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Bad eye care habits to breakMedically reviewed by Tina Patel, Contact Lens Optician at Feel Good Contacts.
When it comes to health, eyes don’t usually make it to the top of the list. Most of us have some habits that contribute to poor eye health and vision problems; follow our tips to ensure your eyes are in good working order for years to come.
1) Too much screen time
Are phone screens bad for your eyes? You probably know that constantly staring at computer screens and digital devices isn’t good for your eye health. A digital detox almost seems impossible when we rely on screens so much for work and entertainment. Although a complete ban on digital screens might be out of the question, taking breaks and setting time limits on your phone use can help alleviate sore eyes.
Try to practice the 20/20/20 rule - every 20 minutes, look 20 feet into the distance for at least 20 seconds. Blue light glasses can help to filter out blue light from computer screens and mobile devices. They may help to reduce eye strain and headaches.
2) Not having regular sight tests
You should get your eyes tested every two years, or sooner if advised by your optometrist. An optician can often spot potential eye infections or eye conditions before they start to progress into something more serious. If you’ve noticed a change in your vision, you should book an eye test immediately.
3) Not wearing sunglasses
UV rays still affect our eyes even when the sun isn’t shining. To ensure you’re protected on the go, always carry a pair of UV-protecting sunglasses around with you.
4) Not wearing safety glasses
DIY can be a satisfying way to change your surroundings, but make sure that you’re always wearing protective gear on your eyes, otherwise, foreign objects can find their way into your eyes and damage them. You should wear goggles when you are:
- Frying with oil
- Using chemicals
- Cutting the grass
5) Not sleeping enough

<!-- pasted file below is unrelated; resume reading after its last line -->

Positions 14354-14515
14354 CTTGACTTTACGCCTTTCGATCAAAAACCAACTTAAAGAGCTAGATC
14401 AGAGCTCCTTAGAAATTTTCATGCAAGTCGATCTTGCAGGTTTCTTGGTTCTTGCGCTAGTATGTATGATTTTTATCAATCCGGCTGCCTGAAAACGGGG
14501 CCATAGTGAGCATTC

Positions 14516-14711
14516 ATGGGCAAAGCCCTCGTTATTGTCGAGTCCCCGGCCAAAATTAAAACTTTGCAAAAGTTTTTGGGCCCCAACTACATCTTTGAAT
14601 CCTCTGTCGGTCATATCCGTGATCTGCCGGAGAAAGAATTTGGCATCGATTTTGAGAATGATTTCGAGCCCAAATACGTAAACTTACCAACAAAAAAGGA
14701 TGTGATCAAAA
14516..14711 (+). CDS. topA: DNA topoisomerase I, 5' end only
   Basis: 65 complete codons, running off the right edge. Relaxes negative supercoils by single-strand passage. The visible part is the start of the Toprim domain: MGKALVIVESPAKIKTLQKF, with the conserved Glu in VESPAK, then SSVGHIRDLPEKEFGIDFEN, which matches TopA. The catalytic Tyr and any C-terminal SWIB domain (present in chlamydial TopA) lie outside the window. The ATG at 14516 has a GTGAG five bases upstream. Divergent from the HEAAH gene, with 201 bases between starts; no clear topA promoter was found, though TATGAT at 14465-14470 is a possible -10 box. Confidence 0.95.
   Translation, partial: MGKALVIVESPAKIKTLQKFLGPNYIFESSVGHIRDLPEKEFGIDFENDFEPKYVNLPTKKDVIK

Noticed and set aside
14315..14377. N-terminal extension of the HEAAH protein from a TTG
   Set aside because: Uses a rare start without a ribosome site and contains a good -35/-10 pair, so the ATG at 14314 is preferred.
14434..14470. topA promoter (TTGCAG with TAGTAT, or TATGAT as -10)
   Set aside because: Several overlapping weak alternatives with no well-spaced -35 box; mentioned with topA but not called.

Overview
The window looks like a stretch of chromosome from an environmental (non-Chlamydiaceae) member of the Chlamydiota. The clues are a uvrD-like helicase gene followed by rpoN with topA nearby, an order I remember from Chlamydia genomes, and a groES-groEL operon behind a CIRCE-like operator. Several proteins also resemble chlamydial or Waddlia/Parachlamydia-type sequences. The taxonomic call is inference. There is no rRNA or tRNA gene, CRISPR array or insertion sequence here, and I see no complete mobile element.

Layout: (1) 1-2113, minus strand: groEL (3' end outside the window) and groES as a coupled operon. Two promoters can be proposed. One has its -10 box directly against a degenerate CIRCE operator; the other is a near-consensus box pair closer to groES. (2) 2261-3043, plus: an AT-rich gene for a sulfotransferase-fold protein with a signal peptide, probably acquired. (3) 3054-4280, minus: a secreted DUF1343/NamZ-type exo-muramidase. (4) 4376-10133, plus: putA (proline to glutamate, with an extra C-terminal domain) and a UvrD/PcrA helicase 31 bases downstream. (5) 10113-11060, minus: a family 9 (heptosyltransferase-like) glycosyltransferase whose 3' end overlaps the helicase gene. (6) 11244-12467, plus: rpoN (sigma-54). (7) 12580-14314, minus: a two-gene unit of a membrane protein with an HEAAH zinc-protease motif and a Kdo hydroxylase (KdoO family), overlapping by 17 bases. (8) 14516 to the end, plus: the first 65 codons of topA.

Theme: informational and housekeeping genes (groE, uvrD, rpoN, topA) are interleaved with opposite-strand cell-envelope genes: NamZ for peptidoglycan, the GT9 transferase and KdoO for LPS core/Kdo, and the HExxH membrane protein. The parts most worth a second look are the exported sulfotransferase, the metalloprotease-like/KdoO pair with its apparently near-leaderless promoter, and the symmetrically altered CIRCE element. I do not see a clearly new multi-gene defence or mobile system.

Lack of sleep can negatively impact your overall health, including your eyes. Without enough sleep we can experience dry eyes and irritation. Check out our previous blog post for more information on how sleep affects your eyes.
6) Sleeping in makeup
We already know that sleeping in our makeup is bad, but did you know it could also result in sight loss? A woman who hadn’t properly removed her mascara for 25 years suffered from subconjunctival concretions (dots on the underside of the eyelid filled with debris).
Expired makeup is another thing to watch out for. Mascara in particular, can be a breeding ground for bacteria because the eye area can transfer dirt and bacteria onto the mascara wand. If your mascara becomes dried out, clumpy or smells bad, you should throw it out, or you could be putting your eyes at risk of pink eye, irritation or a stye. If you have an eye infection, you should throw away your mascara if you’ve been using it, even if the product is less than six months old.
7) Stop overusing and reusing contact lenses
Sleeping in your contact lenses and wearing them for longer than the recommended time is dangerous. Wearing contact lenses for too long can deprive your eyes of oxygen, drying them out and leading to irritation. Daily disposable lenses in particular are only designed to be worn for one day, after which the lens must be disposed of.
8) Touching or rubbing your eyes
If you have to touch your eyes, ensure you wash and dry your hands first or you could be transferring dirt or bacteria from your hands to your eyes. If you wear contact lenses, it's especially important to apply and remove your contacts with clean hands. It's also important not to rub your eyes to avoid any irritation in the eyes or scratches on the surface of the cornea.
If your eyes are itchy, you can try applying some eye drops to soothe them but remember that sometimes overusing or using the incorrect eye drops can be counterproductive. . Follow the instructions on your eye drops packaging or use them as directed by your optician. If itchy eyes persist you should contact your optician, GP or a pharmacist for advice.
Smoking can increase the rate at which certain eye diseases can develop such as age related macular degeneration (AMD) and cataracts, these conditions can lead to loss of vision. Quit smoking to protect your eyes; your GP can give you advice on how to quit if you’re having trouble doing it alone.
10) Not eating a nutrient-rich diet
A diet rich in leafy greens and omega-3 fatty acids will help keep your eyes healthy. To keep your eyes healthy, make sure your diet includes:
- Oily fish like salmon or mackerel
Drinking enough water is also important. Without water, your eyes are more likely to feel dry and become irritated as a result. Including a variety of nutrient-dense food won't just benefit your eyes, it will help promote overall health.
Eating foods containing lutein and zeaxanthin will help improve your eye health and lower your risk of eye disease. Alternatively, you could try taking a supplement, but getting the vitamins through your food is the most effective way.
11) Not drinking enough water
Lack of water throughout the day won’t just negatively affect your eye health, it can also make you feel tired, dizzy and confused. Dehydration can make your eyes feel dry and, if you wear contact lenses, then your eyes will feel even drier. Try to get at least eight glasses of water a day. Keeping a large bottle on your desk (or in your bag) will make you more likely to stay hydrated throughout the day.